Law Office of Michael G. Diaz, P.C.
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Providing Personalized Counsel for a Positive Future
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This is a continuation of the prior discussion about establishing paternity in Texas. I previously discussed presumption of paternity, but today I’ll talk about the other two ways to establish paternity: (1) acknowledgement of paternity and (2) court order of paternity.
An Acknowledgement of Paternity is for when the child’s parents are not married or if the genetic father is not the presumed father of the child. The Acknowledgement of Paternity is a form filled out and signed by the mother and man claiming paternity. The form is filed with the Texas Vital Statistics Unit and acts as an establishment of paternity.
If there is a presumed father who is not the actual genetic father, the presumed father would sign a Denial of Paternity and then the genetic father can sign the Acknowledgement of Paternity.
In situations where there is a disagreement over the genetic paternity of a child, a court order of paternity may be needed. For instance, if a presumed father won’t sign a Denial of Paternity or a believed genetic father won’t sign an Acknowledgement of Paternity a court case may be needed to establish paternity.
Typically, in such a case, the court will order all alleged fathers to undergo genetic testing. Once the genetic testing is done, the court will adjudicate the legal parent child relationship between the child and the person determined to be the genetic father.
Mothers have automatic legal rights to a child based on the fact that the identity of the mother is obvious. For fathers, the issue of paternity can be a more difficult process.
Texas law sets forth three ways to establish the paternity of a child: (1) presumption of paternity, (2) acknowledgement of paternity, and (3) court order of paternity.
The first method which I’ll discuss today is the presumption of paternity. The presumption of paternity is the easiest method and requires only that the parents be married at the time of the child’s birth. Texas law presumes that the husband is the father of any child born during that marriage and automatically grants legal parental rights to that husband.
Texas law also sets forth three additional situations where a man is presumed to be the father. First, if the husband and wife are no longer married, but the child was born within 300 days of the divorce. Second, if a man marries the child’s mother after the child’s birth and voluntarily claimed paternity with the Texas Vital Statistics Unit. Finally, a man is presumed the father if he lives continuously with the child for the first two years of the child’s life and represents the child to others as being his child.
In the above situations, a man who is the genetic father of the child doesn’t need to take any further steps to establish his paternity of the child. He automatically enjoys all rights and duties of a parent under Texas law. If the presumed father is not the genetic father then steps must be taken to remove the rights and duties from that person. In my next post, I’ll discuss the two other ways to establish paternity.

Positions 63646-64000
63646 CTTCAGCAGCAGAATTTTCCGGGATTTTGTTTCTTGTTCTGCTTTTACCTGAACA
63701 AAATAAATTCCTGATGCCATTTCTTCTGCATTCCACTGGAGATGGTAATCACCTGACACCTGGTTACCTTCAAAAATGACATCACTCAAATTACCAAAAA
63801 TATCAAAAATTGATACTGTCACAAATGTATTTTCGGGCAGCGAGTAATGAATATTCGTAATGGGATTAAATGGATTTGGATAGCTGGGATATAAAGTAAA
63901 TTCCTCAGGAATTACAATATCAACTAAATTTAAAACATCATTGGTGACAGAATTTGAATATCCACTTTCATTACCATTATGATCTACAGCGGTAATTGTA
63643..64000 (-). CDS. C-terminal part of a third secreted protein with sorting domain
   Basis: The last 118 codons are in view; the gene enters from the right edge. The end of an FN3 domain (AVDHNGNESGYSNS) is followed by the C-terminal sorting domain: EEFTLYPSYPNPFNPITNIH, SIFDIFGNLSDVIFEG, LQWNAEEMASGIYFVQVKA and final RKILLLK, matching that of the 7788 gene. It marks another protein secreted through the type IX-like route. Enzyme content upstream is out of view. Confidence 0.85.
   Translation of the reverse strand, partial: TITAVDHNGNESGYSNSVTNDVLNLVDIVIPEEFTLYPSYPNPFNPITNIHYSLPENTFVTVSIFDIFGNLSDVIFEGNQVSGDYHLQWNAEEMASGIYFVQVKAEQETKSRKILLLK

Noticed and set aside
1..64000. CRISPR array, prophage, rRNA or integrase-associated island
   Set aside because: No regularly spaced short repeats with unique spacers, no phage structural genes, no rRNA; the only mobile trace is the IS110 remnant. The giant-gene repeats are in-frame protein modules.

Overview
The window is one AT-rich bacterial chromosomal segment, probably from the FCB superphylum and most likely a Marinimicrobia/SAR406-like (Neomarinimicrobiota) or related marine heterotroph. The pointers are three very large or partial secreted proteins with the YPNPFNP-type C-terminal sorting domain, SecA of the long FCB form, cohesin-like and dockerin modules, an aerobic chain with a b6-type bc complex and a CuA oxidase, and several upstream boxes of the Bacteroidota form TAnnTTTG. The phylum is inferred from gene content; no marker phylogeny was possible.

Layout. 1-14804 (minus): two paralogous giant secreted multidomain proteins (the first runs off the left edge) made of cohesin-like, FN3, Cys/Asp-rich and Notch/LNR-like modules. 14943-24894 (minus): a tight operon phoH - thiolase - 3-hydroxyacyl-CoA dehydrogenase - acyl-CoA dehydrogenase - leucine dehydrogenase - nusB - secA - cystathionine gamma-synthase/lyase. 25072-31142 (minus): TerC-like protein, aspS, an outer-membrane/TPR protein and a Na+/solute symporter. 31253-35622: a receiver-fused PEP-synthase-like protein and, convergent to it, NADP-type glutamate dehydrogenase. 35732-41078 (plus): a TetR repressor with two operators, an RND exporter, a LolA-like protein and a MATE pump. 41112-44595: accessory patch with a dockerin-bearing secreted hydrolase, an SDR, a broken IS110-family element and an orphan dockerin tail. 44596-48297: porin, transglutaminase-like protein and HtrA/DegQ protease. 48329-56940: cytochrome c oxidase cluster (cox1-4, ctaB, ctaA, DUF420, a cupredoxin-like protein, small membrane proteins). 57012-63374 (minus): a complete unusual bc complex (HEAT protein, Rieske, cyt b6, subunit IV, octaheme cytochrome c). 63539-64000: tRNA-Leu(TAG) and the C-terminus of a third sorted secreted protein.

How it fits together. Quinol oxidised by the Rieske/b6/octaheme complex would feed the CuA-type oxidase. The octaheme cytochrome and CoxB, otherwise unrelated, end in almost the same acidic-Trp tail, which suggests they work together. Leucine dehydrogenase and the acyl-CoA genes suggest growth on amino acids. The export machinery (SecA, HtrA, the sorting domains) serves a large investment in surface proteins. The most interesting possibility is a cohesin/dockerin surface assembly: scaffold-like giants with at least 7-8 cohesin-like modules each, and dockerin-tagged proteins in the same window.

Divorce involves a lot of change. One area people going through a divorce need to think about is their will. A will doesn’t change simply because you have divorced. If you have a will that leaves everything to your spouse that doesn’t change unless you redo the will. If 10 years after your divorce you pass away and your will named your ex-spouse as the beneficiary, because you never changed it, then the ex-spouse will still receive the inheritance.
If you don’t already have a will then after a divorce is a great time to set one up. You want to make sure you plan for your children’s future and make provisions on how they will be taken care of if you were to pass away.
Everyone one should have a will, especially if they have children. A will gives you peace of mind because you get to dictate where your hard-earned assets go after you are gone.
One method Texas law uses to enforce child support is motor vehicle registration. In 2016, Texas law began allowing for the denial of motor vehicle registration to parents who aren’t paying his or her child support obligation.
Under the law, anyone who has missed child support payments for six consecutive months will have to resume payments before renewing their vehicle registration. If denied, the parent would have to contact the Texas Attorney General’s Office and get payment plan started to release the hold on their registration. The entire back child support doesn’t have to be paid, but an initial payment plus agreement to a payment plan is required.
The Attorney General’s Office did report an initial uptick in payments when the law went into effect in December 2016, but it is unknown how effective over the long term the law will be. The law only applies to renewals and not new registration and it doesn't apply to cars owned by other people such as a spouse or other family member.
Michael Diaz is a Divorce and Family Law attorney in McKinney, Texas.
Providing effective and efficient solutions to Divorce, Custody, and Family Law clients in McKinney, Frisco, Allen, Plano, Melissa, Princeton, Prosper, Fairview, Celina and throughout Collin County.
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